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My cat has a large lump on his side and has lost a lot of weight?

(December 31, 2009)

The development of a lump on any part of the body of a pet cat can always be quite scary for the owner. Given the fact that owners are almost always very attached to their feline friends makes it even harder to take, were the condition to be diagnosed as being a serious one. Since you have not provided much information about the condition such as the presence of any other symptoms or unusual behavior of the cat as well as the duration and speed at which the lump has grown, any information provided will only be very general and in no way be directly linked to the health of your cat. In most cases, this is likely to be a tumor – but since cancer is something that you will definitely want to get confirmation on, it’s best that you have a few tests carried out with your local veterinarian. You may also want to double check and identify if the tumor is malignant or not. Either way, having a broader knowledge of feline cancer and the best methods to treat is always important as a pet owner in the long run. Recent studies have shown that the instances of feline cancer are increasing, although the advances in veterinary medicine have allowed us to effectively combat it to some degree.

Cancer is essentially the unrestrained division and growth of the cells in the body at rates significantly higher than what is considered to be normal. As a result, another common name for cancer is neoplasia (which translated means ‘new growth’). The tumors or growths can be classified as being either benign or malignant. The major difference being that the benign tumors remain at their original site while the malignant variety tend to invade the surrounding tissues as well as gain access to the bloodstream and lymphatic vessels. In cats the most commonly affected sites for the development of tumors are the gastrointestinal tract, liver spleen and kidneys.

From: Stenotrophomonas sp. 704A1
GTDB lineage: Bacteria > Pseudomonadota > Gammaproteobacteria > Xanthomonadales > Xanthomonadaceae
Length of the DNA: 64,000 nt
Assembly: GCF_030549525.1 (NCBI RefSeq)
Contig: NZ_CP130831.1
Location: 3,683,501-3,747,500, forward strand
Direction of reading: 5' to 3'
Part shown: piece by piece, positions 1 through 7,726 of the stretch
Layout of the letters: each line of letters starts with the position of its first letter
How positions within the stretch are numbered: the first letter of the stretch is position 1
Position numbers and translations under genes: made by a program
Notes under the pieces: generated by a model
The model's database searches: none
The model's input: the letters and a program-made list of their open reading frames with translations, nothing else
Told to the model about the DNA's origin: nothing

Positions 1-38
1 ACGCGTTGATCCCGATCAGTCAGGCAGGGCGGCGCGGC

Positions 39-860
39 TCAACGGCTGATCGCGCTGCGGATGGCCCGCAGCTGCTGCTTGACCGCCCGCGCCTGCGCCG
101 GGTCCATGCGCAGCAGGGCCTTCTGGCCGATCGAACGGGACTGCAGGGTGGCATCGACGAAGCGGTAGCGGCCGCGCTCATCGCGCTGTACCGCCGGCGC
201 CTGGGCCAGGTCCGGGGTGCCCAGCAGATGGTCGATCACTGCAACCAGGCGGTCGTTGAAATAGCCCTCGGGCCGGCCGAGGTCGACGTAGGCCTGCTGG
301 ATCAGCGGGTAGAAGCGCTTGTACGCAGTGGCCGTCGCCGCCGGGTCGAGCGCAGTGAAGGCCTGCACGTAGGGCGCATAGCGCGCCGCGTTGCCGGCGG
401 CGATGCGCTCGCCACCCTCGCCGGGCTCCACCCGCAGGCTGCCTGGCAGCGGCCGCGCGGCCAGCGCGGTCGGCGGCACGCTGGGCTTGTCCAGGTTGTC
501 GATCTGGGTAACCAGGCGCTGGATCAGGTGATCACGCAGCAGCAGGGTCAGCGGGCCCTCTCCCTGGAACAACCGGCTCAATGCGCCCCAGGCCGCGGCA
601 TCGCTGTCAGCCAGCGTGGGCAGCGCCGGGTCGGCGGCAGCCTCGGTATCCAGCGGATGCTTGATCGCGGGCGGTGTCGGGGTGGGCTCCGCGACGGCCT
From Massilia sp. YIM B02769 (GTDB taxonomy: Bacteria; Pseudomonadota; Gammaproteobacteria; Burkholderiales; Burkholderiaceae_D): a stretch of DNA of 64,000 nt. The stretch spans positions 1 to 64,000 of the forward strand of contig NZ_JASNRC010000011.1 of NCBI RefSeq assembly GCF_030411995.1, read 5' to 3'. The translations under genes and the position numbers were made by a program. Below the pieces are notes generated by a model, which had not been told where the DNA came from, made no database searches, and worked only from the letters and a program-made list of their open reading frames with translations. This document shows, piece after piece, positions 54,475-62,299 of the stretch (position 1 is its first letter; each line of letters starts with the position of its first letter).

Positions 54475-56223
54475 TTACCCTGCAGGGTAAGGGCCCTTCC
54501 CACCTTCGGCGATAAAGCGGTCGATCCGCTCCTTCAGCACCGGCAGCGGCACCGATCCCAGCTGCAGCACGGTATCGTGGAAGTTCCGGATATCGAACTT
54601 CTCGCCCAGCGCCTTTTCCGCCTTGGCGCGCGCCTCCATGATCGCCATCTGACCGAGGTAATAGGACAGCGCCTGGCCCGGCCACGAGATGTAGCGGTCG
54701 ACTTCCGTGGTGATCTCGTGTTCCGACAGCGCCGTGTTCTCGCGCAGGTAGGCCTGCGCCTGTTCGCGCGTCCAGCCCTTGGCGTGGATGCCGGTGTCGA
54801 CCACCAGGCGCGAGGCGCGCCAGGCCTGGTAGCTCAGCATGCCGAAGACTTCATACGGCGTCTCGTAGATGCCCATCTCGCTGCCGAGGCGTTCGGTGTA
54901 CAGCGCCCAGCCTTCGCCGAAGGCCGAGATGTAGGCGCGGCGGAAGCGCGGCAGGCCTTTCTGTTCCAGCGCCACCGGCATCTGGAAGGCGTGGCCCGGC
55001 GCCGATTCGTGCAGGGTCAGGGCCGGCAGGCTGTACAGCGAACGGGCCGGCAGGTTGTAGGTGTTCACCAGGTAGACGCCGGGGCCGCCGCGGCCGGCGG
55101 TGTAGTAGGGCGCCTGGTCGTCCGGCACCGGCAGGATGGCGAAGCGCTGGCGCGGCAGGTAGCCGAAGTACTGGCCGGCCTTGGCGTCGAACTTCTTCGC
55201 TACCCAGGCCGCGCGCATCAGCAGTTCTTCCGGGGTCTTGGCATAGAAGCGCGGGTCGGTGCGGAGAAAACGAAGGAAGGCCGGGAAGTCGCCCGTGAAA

Like any medical condition, the best form of treatment is always prevention. As a cat owner, you must also be aware of the fact that your cat has no control over some of the factors it is exposed to on a daily basis, most of which may be directly responsible for the development of the cancer. For example, cigarette smoke is a very common cause of the condition and is very often overlooked. To substantiate this, studies have also shown that cats living in smoke free environments are much less likely to develop cancer.

Submitted by M A on December 31, 2009 at 02:29


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